Choosing and using an Infill smoother plane

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An Infill plane for woodwork is a wonderful thing to have beside you on your workbench. They can be distinguished from the STANLEY type plane by the heavy timber that is riveted or screwed into a steel or Bronze frame, or SOLE.

Infill planes are superior in many ways to modern cast steel handplanes. most of these advantages are readily noticed after using them, sometimes immediately.

Things to look out for


An Infill Plane has a very thick Iron. this reduces chatter and vibration, and produces a very good finnish in some very difficult timbers. a good thing to look into when buying an iron is how much sharpening metal is left below the chip breaker slot. this will tell you how much usable life is still in the tool


An infill smoother is very very heavy. the smallest infill I own, A coffin side smoother with no adjuster and rosewood infill, weighs over 1kg. this is something to bear in mind if you find a "bargain" overseas. to post this Plane from the UK to australia, for instance, might cost 40 pound sterling.


many infill Smoothers are merely fitted with a plane iron and wedge, and many with a screw cap made of brass. this is screwed down on the blade or Iron, and the chip breaker. these types of Plane Irons are adjusted for depth, as well as Laterally, with the aid of a small hammer or mallet. this is not as complicated as it seems, and the art of adjusting a plane of this type is very easily mastered, and just as convenient as a plane with a screw Adjuster.

Some Infill planes do have fancy screw Adjusters, the Norris type from England being particually well known and sought after. The irons on these Planes are adjusted in and out by turning a knurled knob above the Tote, and side to side, by pushing the same knob from one side to the other.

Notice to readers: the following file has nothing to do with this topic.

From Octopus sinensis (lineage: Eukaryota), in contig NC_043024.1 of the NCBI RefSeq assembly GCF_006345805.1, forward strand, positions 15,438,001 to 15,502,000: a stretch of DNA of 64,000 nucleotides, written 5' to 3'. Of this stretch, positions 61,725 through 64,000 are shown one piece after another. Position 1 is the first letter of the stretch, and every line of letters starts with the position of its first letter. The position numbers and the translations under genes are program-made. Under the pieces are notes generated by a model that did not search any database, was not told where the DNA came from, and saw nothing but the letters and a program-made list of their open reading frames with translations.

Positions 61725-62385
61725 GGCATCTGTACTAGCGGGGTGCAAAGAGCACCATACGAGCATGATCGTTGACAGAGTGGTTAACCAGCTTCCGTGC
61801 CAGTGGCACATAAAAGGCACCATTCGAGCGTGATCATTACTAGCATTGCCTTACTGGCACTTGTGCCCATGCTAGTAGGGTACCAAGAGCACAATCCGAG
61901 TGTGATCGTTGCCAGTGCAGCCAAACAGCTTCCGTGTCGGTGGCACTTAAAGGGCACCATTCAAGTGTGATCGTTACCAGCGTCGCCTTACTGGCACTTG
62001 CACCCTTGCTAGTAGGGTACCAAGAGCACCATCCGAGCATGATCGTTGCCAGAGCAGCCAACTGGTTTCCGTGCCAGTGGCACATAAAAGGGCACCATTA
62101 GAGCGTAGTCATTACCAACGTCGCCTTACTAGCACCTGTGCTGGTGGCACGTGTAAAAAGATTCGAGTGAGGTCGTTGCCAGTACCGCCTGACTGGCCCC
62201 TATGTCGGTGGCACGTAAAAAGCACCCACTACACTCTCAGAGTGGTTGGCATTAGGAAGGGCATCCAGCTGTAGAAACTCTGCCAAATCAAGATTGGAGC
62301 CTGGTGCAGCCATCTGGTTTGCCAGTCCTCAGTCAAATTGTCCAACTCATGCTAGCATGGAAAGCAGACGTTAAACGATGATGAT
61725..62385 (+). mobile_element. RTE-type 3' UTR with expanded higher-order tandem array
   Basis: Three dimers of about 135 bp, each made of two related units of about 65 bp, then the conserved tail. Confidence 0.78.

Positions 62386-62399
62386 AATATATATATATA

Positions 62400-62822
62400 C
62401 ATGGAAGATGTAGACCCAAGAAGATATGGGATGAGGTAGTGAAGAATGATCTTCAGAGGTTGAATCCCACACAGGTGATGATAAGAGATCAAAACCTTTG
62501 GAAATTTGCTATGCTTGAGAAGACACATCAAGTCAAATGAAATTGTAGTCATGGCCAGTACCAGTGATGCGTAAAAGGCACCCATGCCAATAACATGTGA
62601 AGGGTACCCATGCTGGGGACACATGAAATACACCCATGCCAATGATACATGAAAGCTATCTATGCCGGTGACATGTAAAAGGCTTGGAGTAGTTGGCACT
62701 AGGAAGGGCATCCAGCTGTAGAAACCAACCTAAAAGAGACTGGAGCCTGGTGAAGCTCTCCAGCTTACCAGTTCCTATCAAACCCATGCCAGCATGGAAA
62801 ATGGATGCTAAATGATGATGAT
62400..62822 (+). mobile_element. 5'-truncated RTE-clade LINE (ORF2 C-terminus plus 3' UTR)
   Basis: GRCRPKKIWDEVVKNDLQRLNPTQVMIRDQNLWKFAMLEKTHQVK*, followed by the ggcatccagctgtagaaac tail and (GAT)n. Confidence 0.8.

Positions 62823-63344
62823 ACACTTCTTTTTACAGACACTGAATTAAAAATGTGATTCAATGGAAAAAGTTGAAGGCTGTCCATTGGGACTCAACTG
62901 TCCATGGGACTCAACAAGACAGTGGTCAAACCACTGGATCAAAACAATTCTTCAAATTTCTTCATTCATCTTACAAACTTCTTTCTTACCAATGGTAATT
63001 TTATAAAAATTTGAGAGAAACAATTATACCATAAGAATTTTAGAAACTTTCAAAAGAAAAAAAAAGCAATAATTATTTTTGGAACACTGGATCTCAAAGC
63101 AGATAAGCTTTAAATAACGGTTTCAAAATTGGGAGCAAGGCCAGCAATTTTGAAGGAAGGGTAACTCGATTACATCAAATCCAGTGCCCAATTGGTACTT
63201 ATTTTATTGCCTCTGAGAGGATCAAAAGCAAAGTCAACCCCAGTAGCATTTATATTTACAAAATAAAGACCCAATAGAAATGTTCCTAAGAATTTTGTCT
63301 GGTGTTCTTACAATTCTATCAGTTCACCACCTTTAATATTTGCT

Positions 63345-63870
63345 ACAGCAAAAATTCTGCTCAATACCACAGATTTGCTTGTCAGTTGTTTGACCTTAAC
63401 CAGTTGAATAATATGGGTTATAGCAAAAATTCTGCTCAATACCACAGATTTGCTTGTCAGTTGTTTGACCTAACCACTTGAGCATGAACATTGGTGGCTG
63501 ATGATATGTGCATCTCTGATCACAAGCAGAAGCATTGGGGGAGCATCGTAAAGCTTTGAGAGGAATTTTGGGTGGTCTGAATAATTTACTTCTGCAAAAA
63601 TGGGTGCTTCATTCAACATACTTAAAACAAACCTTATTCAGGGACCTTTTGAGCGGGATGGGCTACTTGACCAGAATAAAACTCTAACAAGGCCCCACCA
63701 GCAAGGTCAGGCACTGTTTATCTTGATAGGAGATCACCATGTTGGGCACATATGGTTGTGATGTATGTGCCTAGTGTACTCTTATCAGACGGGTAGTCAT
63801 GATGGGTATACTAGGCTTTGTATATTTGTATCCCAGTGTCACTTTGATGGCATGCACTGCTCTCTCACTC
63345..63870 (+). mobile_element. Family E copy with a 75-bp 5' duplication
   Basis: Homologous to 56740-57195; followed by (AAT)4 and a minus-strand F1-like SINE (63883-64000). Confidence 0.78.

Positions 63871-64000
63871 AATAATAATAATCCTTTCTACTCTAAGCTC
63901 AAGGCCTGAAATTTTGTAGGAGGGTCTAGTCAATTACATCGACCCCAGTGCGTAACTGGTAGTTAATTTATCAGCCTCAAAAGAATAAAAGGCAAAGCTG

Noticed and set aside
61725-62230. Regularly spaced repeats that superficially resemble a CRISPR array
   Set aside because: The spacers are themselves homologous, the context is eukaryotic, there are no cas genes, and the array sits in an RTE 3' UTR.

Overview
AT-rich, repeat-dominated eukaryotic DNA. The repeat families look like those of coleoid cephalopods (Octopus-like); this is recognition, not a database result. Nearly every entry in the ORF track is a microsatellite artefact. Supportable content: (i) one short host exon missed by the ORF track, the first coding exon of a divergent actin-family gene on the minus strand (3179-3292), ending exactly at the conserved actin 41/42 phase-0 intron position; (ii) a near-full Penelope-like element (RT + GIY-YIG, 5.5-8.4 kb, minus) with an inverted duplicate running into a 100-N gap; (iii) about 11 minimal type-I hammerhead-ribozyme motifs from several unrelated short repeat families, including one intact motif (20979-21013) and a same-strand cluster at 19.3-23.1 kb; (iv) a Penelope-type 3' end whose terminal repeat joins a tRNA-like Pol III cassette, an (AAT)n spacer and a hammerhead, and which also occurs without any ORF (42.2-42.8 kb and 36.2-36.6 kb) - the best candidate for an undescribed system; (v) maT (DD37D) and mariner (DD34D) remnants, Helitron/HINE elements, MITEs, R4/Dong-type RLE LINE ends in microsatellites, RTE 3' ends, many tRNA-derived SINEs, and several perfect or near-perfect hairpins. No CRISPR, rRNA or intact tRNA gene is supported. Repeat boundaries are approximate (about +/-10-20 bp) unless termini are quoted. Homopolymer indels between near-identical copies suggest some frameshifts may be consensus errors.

Infill Timbers-

most genuine older type smoothers are usually stuffed with either ebony or Brazillian rosewood, and this is easilly distinguished by the almost black, or red timber on the front bun and tote. some modern makers stuff their planes with other timbers, such as boxwood, Mahogany, cocabolo, purpleheart, etc, and these show up quite often on ebay as well.

Width of mouth-

A topic that comes up wherever infill smoothers are discussed is the width of the mouth. different Opinions abound, but a plane with a wide mouth can be adjusted, either with stips of cork or veneer, or with some other type of packing.


some highly sought after Planes have the sides and base of the sole dovetailed together, not unlike a woodwork joint. others are just cast in one piece.

Different iron angles, or pitches

planes come in various different pitches, or angles to the work. a standard pitch iron will be positioned at 47 degrees to the work, a york angle smoother at 50 degrees, a half pitch smoother at 55, and a low angle smoother at 30 degrees or less. these planes all have different strengths and weeknesses, and this is well worth further research.


Sole- the iron or Bronze part of the plane that sits flat on the work.

Mouth- the opening in the Sole that the Iron fits though.

Tote- the propper name for the timber infill at the rear, which may have a handle or adjuster integrated in it.

Bun- this is the infil at the front of the plane, used to guide the Plane with the hand.

Iron- the blade of the plane.

Chip-Breaker- this screws to the Iron and curls the shaving up and out of the way, allowing long, uninterupted cuts.

Screw cap- the hinged brass or iron cap above the blade. this tightens down the irons so it doesn't slip.

Wedge- many early Infill planes have a wooden wedge made from the same timber as the Infills to hold the iron in place, rather than a screw cap.



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